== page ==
In 1942, East Timor was part of what the Allies regarded as a buffer zone against the Japanese. Australian and Dutch forces landed in East Timor, despite Portugal's neutrality. The Japanese Imperial Army occupied the island three months later executing some 50,000 East Timorese. The East Timorese harboured Australian troops fighting Japanese forces on the island. It has been claimed that without the support of the East Timorese many Australian soldiers would have lost their lives. It has further been claimed that East Timorese died because of the support they gave Allied forces. This, it has been argued, placed Australia under a particular obligation to support the East Timorese in 1974-75.
3. If Australia had opposed the annexation of East Timor, Indonesia may not have proceeded.
This point was made in an editorial published in the Australian on September 13, 2000. The editorial states, '... we can never know whether Indonesian president Suharto would have listened to Mr Whitlam had his friend insisted in the first instance on a peaceful self-determination, rather than make clear his preference for incorporation.'
4. Australia's goals regarding East Timor were either inconsistent or hypocritical
According to this line of argument it was not reasonable for Australia to claim that it believed that Indonesia should annex East Timor and at the same time that this should be done peacefully and would ultimately lead to East Timorese independence.
This point has also been made in an editorial published in The Australian on September 13, 2000. The editorial states, 'Mr Whitlam set out to achieve conflicting policy goals - Indonesia's incorporation of East Timor, and self-determination for its inhabitants.' The editorial further states ... '... Mr Whitlam [was] at fault ... for wanting two bob each way: for maintaining that incorporation and self-determination were compatible and achievable ...'
Harsher critics of the Australian government's policy claim that references to self-determination and a peaceful incorporation of East Timor were only a smoke screen so that the Australian public would more readily accept a forcible take-over.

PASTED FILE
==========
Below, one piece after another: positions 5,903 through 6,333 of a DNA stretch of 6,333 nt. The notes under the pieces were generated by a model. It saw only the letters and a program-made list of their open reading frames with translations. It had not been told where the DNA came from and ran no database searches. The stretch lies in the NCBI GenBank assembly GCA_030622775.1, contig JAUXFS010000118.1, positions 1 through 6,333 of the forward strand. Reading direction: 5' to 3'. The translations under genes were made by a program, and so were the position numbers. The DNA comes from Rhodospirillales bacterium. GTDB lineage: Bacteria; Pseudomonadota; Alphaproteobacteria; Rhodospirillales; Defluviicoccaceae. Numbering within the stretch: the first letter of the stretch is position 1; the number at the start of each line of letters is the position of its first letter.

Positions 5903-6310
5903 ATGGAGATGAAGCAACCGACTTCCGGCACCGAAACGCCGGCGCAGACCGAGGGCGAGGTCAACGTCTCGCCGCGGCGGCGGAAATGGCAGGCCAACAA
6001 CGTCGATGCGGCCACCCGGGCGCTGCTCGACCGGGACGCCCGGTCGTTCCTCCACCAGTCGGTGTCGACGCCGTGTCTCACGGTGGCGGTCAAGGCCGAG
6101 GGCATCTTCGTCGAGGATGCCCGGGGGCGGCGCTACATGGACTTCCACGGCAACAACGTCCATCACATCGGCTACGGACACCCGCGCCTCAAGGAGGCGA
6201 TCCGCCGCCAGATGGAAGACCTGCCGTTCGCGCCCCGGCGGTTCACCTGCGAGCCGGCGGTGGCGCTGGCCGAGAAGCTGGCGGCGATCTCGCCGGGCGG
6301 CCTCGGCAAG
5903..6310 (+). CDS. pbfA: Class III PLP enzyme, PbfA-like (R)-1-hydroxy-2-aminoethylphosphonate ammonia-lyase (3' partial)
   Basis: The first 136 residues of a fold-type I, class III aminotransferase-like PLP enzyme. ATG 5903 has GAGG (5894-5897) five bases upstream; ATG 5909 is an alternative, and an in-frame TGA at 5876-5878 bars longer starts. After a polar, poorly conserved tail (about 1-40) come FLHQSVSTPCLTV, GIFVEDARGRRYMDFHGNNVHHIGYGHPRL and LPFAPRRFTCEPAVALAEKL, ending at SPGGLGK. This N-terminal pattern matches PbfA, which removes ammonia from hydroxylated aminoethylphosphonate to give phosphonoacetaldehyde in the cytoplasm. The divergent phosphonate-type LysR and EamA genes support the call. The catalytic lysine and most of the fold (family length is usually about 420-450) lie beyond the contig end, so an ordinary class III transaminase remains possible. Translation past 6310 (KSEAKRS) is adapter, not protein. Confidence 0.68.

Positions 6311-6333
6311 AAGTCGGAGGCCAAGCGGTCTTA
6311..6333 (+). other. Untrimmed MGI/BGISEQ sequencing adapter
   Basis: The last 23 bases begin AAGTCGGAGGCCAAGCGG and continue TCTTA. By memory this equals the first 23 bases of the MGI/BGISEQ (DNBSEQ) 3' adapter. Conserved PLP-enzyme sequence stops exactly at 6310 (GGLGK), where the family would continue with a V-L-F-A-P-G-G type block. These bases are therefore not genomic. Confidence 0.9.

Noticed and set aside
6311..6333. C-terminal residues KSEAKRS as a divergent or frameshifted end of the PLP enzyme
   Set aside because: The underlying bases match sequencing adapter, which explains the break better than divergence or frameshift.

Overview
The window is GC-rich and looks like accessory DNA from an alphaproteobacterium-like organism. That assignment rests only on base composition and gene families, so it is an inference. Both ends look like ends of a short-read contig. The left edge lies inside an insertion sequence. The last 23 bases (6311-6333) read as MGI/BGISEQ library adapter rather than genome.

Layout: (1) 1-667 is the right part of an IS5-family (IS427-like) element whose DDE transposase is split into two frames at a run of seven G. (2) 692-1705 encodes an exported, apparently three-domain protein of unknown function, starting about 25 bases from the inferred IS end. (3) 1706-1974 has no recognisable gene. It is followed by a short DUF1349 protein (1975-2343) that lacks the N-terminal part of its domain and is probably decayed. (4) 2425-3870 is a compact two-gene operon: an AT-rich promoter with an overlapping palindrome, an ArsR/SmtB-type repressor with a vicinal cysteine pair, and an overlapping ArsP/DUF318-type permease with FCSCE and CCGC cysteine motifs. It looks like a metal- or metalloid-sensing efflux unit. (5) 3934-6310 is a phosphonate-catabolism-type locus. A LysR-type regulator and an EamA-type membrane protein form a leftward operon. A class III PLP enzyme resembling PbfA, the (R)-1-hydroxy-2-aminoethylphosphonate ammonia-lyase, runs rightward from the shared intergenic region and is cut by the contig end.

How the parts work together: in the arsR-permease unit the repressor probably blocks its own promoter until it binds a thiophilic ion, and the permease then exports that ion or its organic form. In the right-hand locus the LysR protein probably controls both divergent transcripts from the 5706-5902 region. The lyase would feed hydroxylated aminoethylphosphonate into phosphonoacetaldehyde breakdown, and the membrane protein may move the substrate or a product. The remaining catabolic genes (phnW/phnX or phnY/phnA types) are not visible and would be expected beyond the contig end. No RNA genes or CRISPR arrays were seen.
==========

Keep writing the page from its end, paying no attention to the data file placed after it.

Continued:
According to this line of argument, Australia never really believed that a peaceful annexation was possible or that ultimate independence for East Timor was likely. It is claimed that what the Australian Prime Minster and the ambassador to Indonesia were engaged in was a public relations exercise that would make annexation palatable to the Australian public.
It has been argued that the Australian ambassador to Indonesia wanted 'the [Australian] government [to] minimise the public impact in Australia of Indonesia's moves, and work to encourage greater understanding of Jakarta's problems.'
Mr Whitlam has been quoted making a similar claim. "I want it [East Timor] incorporated, but I do not want this done in a way [that] will create argument in Australia ...'
5. Australia's failure to expose Indonesia's invasion plans when given advance knowledge of them, implicated Australia in the take-over
The diplomatic papers indicate that Australia had been aware of Indonesian plans to take-over East Timor, some twelve months before the invasion occurred. This advance warning had long been suspected by critics of Australia's Indonesian policy. They papers also indicate that Australia had received more immediate notification of the impending invasion.
Critics argue that Australia should have protested against the proposed invasion and perhaps brought it to the attention of the rest of the world. They claim that by remaining quiet the Australian government ensured that it would never be able to effectively speak against Indonesian actions in East Timor, because if it did so, Indonesia could then publicly accuse Australia of having previously endorsed Indonesia's planned actions.
6. Australia's advance knowledge of the invasion plans may also have implicated the government in the deaths of five Australian-based journalists
A group of five Australian-based journalists were killed in East Timor at a town called Balibo. The group are now commonly known as the Balibo Five.